The continued experiences that I had, plus the experimentation in this area for several years with my sound design students, resulted in a formalization of the Sound Spheres model presented here.
Sound Spheres model
If we consider the human experience of our environment from its most intimate to most external, a model of six concentric spheres serves to describe the various levels of sonic information available. Like the layers of an onion, an outer sphere may encompass some of the properties of inner spheres, but not as an absolute rule. As a perceptual construct of our world, this is a model to be to be explored, debated and expanded upon in relation to other audiovisual theories, as well as psychoacoustic and philosophical approaches.
The descriptions below pertain to real life experiences. Applications in the Audiovisual world will be discussed in a later section.
When we perceive a sound, but no one else can hear it, it is likely an internal sound that is generated by one’s own mind. There may be a doubt of its physicality if it is an extremely soft sound or pitched very high or low, perhaps one that is beyond the hearing range of most normally endowed listeners. But for the most part, this sphere represents personal audio thoughts that are simply not available to other listeners, unless we are told about them.
Examples: memories, daydreams, dreams, mental rehearsal or notes to oneself, internal music.
Our bodies are organic factories full of vibration, friction and impacts that create sound. Many of these can only be heard by ourselves, if we even notice, as normally we are habituated to constant low level rhythms of breathing, heartbeat and even neurologically based auditory stimuli like tinnitus. However, slightly louder bodily functions become audible to us and to those around us, sometimes with unintended, embarrassing results. Speaking and clapping are more obvious sounds we make for the purpose of communicating with others. This sphere represents the interface between the very personal, private and personalized arena of sound making and that of interaction with others.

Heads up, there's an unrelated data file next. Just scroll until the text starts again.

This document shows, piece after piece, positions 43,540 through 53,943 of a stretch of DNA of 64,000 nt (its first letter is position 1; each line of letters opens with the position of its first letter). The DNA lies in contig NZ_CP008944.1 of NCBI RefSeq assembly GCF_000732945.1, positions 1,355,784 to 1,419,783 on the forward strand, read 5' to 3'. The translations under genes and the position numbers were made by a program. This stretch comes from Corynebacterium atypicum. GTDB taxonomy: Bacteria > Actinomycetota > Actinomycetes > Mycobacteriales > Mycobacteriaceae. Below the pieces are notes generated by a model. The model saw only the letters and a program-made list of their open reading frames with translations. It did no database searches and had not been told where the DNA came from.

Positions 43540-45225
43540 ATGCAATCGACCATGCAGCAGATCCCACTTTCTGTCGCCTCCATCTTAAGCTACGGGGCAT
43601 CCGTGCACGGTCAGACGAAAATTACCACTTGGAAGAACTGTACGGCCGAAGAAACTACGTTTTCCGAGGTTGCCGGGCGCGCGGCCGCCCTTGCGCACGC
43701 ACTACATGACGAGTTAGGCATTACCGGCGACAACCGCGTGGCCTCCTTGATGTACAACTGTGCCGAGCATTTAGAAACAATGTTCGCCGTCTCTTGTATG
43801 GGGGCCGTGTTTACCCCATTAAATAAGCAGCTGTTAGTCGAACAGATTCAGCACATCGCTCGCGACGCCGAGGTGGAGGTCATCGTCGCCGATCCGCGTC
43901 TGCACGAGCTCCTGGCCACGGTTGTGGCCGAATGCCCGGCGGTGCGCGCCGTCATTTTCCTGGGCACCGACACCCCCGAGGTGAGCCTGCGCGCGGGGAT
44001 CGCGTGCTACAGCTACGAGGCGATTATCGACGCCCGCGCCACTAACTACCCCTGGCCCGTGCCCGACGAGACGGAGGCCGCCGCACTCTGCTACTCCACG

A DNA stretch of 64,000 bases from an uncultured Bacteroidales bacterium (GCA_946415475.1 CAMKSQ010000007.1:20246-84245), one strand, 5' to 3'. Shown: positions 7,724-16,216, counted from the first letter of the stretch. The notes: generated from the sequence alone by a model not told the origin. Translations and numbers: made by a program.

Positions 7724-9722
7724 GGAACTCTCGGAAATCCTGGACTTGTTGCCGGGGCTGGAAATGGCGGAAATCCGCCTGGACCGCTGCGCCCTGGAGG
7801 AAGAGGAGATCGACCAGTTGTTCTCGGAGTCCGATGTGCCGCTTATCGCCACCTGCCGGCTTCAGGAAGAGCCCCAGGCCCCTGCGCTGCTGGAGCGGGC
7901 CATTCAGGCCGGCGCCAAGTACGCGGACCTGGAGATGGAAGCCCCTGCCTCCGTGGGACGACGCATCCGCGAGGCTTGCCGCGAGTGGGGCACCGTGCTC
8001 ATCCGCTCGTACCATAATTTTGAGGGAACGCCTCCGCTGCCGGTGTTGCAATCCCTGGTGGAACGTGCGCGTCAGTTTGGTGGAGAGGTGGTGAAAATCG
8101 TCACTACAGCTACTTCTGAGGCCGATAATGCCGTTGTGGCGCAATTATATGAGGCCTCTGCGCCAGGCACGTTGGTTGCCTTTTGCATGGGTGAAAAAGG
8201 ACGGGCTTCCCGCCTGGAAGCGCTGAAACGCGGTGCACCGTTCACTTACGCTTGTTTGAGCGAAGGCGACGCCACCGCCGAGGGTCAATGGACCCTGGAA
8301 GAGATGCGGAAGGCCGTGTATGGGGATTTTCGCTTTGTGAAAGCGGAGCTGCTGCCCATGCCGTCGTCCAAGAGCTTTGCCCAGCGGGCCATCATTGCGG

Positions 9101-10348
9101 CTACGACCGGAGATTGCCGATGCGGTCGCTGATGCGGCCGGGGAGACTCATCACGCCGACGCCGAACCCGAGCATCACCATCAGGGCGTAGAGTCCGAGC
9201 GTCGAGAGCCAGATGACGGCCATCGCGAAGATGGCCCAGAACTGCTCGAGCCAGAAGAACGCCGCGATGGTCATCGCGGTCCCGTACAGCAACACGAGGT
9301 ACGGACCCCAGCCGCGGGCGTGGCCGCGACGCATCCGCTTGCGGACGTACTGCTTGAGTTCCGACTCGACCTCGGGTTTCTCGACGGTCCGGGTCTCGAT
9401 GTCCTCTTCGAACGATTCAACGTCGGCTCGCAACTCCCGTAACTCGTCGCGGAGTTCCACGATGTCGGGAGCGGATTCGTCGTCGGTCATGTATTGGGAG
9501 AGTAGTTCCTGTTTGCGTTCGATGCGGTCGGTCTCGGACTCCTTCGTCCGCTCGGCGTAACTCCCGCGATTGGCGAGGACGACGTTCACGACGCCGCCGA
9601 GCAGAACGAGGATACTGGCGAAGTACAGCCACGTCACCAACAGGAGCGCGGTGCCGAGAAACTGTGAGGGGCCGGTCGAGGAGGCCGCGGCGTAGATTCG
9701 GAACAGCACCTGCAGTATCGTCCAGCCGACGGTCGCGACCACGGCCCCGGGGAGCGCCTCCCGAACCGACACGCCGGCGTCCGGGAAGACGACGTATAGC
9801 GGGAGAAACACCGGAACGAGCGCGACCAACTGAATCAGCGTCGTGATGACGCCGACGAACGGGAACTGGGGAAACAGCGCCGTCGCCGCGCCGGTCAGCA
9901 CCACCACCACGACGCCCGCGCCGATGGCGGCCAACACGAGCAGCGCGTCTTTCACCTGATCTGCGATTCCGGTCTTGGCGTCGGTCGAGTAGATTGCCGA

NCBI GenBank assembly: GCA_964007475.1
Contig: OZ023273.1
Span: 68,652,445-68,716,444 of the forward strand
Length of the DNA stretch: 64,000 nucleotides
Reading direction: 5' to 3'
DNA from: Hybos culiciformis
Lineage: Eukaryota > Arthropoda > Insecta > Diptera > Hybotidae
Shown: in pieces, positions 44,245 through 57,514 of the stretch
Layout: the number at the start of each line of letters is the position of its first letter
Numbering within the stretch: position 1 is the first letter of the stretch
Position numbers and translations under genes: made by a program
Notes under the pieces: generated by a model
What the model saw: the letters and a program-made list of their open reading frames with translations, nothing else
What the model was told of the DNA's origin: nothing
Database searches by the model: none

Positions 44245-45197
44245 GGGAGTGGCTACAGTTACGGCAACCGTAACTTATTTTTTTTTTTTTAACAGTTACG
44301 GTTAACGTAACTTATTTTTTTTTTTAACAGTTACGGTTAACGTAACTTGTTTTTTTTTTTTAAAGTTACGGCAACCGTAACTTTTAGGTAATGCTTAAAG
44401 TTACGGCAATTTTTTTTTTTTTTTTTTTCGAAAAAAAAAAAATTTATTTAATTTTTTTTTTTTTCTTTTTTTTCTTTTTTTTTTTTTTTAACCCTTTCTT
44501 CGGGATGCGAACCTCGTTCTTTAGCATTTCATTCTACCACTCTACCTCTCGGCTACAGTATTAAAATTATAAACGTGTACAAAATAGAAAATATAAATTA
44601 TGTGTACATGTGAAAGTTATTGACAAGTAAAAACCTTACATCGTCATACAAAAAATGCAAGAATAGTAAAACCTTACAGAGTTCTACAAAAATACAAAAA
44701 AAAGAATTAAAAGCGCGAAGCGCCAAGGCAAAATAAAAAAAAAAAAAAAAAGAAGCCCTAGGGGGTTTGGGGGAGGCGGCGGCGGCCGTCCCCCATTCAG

Examples: heartbeat, breathing, digestive sounds, flatulence, mouth sounds (chewing, coughing, hiccup, sneezing, crying, etc.), scratching, clapping, speaking.
When we make contact with the outside world, manifesting our willpower through our bodily movements, this action sets up sonic vibrations. Often it is initiated by our hands, the major anatomical marvel that distinguishes us from most other animals. We have the capacity to smash materials with heavy objects, delicately finger minute particles and complex musical instruments, and communicate through sophisticated symbols on electric devices. Our whole body plays the environment like a drum set, slamming doors, pounding up stairs, sweeping the floor and turning the pages of a newspaper.
Examples: footsteps, manipulating tools, utensils, food, contact sports, typing.
The experience of this sphere is equivalent to the filmic notion of “onscreen” audio, where events, objects and actions in our field of vision are perceived as the source of the sound we are hearing. Psychologically, this sphere usually represents a distancing of our ability to affect the world, as the act of listening becomes more passive than I Touch or I Am. However, this might also include the previous spheres of I Touch and I Am, if we are watching our own body creating a sound (like seeing our hands play the piano, or scratching our arm), or may not (like playing the clarinet with our fingers below our field of vision, or scratching our back).